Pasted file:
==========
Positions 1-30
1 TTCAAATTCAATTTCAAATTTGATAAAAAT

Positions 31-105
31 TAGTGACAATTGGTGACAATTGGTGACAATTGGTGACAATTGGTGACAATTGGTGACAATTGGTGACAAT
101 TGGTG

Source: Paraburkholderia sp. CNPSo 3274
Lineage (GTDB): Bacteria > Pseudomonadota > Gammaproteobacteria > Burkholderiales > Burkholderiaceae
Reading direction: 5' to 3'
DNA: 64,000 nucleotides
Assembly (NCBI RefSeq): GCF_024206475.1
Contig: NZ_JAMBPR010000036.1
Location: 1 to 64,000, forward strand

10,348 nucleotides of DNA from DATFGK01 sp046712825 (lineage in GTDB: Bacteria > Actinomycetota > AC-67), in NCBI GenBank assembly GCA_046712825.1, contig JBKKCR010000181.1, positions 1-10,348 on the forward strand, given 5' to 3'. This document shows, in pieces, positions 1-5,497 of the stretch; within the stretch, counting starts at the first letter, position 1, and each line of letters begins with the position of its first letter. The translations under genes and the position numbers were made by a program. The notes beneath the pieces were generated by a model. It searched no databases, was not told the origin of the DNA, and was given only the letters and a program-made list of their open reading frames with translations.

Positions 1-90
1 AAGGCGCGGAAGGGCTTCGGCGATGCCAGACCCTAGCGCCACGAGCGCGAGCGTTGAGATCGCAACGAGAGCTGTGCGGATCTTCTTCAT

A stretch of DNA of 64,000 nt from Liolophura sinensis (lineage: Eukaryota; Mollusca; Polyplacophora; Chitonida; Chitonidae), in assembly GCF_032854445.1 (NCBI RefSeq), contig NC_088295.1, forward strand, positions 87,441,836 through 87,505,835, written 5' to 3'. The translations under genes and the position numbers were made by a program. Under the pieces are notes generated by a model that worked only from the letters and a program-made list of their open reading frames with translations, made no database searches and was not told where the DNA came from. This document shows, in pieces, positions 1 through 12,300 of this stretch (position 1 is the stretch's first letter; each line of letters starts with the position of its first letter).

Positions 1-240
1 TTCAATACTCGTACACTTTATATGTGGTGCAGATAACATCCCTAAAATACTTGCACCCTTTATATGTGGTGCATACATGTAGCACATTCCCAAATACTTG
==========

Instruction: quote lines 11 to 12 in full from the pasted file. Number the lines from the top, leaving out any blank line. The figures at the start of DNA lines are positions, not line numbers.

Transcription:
Contig: NZ_JAMBPR010000036.1
Location: 1 to 64,000, forward strand